age 65+

The real elderly are hidden behind demographic murkiness

Silly segmentation strikes again.  You probably didn't think about it if you read about HP's proposed new wristwatch in today's business pages of the NY Times.  Did you know that between 2008 and 2010, sale of watches fell 29% in the 18-24 age group, rose 33% in the 35-44 age group and 104% for those 65 and older?  Okay, no big deal, you say.  NPD Group, keeper of these stats, reports this as though a 6-year age range, a 9 year age range, and a 25+ year age range have comparable purchasing characteristics within the range. Misinterpretation opportunity looms large -- and if you are a watch manufacturer, it may not be time to plan on closing the business within the next 10 years based on whether 'young shoppers' may care.   In fact, it would have been great to ask a few older adults if they'd like HP's proposed wireless watch (with hands!) which could be programmed with canned responses and might have utility -- maybe even expanding the PERS opportunity downward. >>> Read more . . .

Japanese Tsunami Underscores Need for Elder Disaster Preparedness


For Immediate Release
March 18, 2011

For Women, Age Often Brings Isolation

Read and consider how important it can be to boost Internet use among 80-and-beyond women.


1 in 5 drivers will be 'oldsters'

Dealing with driving -- maybe a problem with a solution -- someday.


Is microhousing a viable alternative to aging poorly in place?

When aging in place is out-of-place.  Aging in place may not be for everyone, as the University of Florida's Stephen Golant noted: 48% of seniors spend more than half their income on housing -- 14% of the 75+ still have mortgages.  Separated by distance from adult children, perhaps they suffer from isolation and poor health and other downsides that Dr. Golant spells out in some detail. He recommends that moving out of one's own home need not be viewed as a tragedy, suggesting options like NORCs or village approaches for shared services, moving in with family members, or moving to a smaller home or condo.  >>> Read more . . .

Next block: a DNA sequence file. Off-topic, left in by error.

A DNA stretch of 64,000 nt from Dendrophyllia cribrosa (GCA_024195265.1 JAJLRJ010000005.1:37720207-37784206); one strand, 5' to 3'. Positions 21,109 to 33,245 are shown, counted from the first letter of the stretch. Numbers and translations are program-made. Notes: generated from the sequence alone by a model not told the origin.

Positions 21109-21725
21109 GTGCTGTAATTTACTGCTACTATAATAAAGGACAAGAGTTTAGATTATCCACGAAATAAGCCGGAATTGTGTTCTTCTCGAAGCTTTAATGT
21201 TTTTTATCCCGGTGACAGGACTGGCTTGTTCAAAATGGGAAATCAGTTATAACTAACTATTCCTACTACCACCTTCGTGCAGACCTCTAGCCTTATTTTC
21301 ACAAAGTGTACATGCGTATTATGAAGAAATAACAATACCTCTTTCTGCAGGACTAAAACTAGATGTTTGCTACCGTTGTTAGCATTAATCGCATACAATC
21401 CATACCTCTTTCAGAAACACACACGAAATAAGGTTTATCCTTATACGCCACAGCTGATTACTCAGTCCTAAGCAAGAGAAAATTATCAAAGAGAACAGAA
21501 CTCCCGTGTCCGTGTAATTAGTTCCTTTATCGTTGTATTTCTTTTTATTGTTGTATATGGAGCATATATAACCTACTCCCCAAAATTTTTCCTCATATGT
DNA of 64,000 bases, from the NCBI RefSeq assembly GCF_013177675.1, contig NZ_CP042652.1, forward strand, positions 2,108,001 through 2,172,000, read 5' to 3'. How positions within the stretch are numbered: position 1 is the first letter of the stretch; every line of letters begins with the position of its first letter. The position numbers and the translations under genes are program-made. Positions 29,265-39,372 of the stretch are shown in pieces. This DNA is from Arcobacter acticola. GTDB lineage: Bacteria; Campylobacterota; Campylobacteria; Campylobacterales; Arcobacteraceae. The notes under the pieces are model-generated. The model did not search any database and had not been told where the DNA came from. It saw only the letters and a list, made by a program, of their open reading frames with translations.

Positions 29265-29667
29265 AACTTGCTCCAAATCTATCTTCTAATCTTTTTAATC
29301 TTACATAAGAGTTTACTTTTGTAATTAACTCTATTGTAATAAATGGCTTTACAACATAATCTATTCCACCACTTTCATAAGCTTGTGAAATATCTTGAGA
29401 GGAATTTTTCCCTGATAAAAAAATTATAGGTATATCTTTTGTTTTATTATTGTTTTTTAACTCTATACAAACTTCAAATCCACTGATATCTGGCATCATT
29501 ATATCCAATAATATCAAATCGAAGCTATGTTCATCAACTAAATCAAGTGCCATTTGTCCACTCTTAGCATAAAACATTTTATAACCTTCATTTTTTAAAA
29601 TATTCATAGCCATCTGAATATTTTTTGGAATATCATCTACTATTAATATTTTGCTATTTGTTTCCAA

Communicating with the doctor and hospital -- we can do better

This rant is not about technology - it's about communicating. In one short week, we have read about a doctor who refused to turn off a pacemaker in a frail and demented man ('it would be like putting a pillow over his head') -- at the request of his wife who was falling apart caring for him. We have learned that doctors now recognize hospital-stay induced delirium among the elderly -- and (wow!) even see that it can lead to dementia or death.  And we read an AARP Bulletin 'human interest' story about a woman who escaped from a nursing home, where she had been placed after discharge from a hospital. >>> Read more . . .

Escape from Nursing Home

AARP celebrates 67-year-old woman's 'escape' from nursing home into her own apartment with the help of a long list of service providers and government-funded programs.


GeckoSystems' CEO Updates Stockholders on Progress Due to Elder Care Robot Trials


CONYERS, GA, May 18, 2010 (MARKETWIRE via COMTEX) -- GeckoSystems Intl. Corp. (PINKSHEETS: GCKO) CEO reported today that they are very pleased with the insights and progress resulting from their ongoing elder care robot trials. They initiated these world's first personal companion robot trials late last fall focused on assisting families caring for their elderly parents.

GeckoSystems is a dynamic leader in the emerging mobile robotics industry revolutionizing their development and usage with "Mobile Robot Solutions for Safety, Security and Service(TM)." >>> Read more . . .

Having the 'conversation' about living alone

Caregiver helps her mother in decision to move into a retirement community.


83-year-old student pilot solos

Anne Osmer, 83-year-old student pilot, takes a solo flight.

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